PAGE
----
The contents of this Register are intended for research purposes only. The heraldic emblems found in the Register may not be reproduced in any form or in any media without the written consent of the Canadian Heraldic Authority and/or the recipient.
David See-Chai Lam
Victoria, British Columbia
Grant of Arms and Supporters
August 28, 1989
Vol. I, p. 26
Click on each image to enlarge. The blazon and symbolism for each element will accompany the enlarged image.
Gules a Chinese dragon Or reaching for a pearl Argent on a chief Or a Latin cross Gules between two pine trees Vert;
An antique crown Or garnished with jade proper issuant therefrom a demi lion Or holding between his forepaws a jade ball proper;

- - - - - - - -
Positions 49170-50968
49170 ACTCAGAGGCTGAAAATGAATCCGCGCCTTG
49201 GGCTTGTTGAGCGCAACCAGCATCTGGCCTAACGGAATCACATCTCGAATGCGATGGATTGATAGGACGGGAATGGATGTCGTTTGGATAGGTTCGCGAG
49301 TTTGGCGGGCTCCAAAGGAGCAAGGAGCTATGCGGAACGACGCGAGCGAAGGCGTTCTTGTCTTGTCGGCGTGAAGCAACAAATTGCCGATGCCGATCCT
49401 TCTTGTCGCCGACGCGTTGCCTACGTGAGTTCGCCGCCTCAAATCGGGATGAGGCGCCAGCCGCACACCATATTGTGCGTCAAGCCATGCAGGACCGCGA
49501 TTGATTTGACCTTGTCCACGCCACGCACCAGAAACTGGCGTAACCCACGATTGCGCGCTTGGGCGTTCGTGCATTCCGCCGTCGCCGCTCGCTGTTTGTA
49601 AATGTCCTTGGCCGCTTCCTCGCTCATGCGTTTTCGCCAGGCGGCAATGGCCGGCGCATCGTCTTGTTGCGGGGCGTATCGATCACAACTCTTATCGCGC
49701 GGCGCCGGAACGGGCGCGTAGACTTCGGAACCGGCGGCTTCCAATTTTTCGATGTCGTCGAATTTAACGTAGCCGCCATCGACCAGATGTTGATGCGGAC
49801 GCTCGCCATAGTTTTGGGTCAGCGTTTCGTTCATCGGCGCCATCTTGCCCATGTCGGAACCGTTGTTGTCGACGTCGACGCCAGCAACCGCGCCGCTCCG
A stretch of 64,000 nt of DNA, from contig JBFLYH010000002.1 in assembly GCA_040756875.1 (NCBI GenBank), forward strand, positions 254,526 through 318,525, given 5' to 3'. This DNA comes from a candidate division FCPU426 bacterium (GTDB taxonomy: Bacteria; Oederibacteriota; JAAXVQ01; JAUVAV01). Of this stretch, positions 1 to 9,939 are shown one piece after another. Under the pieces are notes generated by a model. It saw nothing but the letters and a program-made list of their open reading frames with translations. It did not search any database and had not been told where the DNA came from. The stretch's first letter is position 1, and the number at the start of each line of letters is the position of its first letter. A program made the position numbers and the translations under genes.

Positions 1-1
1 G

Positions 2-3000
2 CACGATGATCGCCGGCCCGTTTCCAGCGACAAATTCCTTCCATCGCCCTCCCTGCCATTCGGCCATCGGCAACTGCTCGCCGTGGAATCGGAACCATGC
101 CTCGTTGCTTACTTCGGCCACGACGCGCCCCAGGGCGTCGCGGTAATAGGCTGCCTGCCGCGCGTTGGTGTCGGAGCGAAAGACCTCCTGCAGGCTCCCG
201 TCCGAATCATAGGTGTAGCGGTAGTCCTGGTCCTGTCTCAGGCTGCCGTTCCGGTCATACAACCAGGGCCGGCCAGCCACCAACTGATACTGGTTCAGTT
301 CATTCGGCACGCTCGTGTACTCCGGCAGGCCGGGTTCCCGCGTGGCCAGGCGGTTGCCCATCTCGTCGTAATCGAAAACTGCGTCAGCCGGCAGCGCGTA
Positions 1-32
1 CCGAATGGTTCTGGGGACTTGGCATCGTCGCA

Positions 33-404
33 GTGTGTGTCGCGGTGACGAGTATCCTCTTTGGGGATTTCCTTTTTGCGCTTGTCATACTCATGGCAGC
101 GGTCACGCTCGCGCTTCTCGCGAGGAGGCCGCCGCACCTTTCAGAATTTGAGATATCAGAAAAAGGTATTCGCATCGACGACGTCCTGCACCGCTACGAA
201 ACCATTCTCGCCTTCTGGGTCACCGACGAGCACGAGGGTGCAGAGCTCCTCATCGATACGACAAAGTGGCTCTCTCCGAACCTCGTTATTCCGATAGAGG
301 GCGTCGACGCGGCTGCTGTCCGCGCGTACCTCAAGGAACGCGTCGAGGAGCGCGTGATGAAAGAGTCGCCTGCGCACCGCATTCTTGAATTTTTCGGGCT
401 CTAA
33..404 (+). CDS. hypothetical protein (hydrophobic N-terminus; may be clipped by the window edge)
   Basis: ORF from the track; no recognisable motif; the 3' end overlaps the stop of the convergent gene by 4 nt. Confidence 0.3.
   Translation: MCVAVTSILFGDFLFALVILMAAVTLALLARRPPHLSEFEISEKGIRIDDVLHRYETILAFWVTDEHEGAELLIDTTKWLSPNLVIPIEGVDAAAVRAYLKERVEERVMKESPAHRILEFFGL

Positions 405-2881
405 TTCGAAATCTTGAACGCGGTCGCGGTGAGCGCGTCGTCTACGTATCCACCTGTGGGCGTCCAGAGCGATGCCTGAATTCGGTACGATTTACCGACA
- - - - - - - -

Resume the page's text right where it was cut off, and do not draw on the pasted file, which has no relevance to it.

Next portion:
On a rocky promontory proper charged with three Pacific Dogwood flowers Argent leaved Vert seeded Or two horses Argent langued Gules unguled Or gorged with antique crown Or garnished with jade proper each horse holding a gonfalon Argent inscribed the dexter one inscribed, in Chinese characters, meaning "Forgetting what is behind" and the sinister one inscribed, in Chinese characters, meaning "Straining toward what is ahead" in letters Sable (Philippians 3:13);
AD FUTURA ASPIRANS. This Latin phrase means "Aspiring to the future".
In general, the symbolism of emblems prior to 2000 does not exist in an appropriate format for the online Register.
Canada Gazette Information
The announcement of the Letters Patent was made on October 14, 1989, in Volume 123, page 4560 of the Canada Gazette.
Original concept of Robert D. Watt, Chief Herald of Canada, assisted by the heralds of the Canadian Heraldic Authority.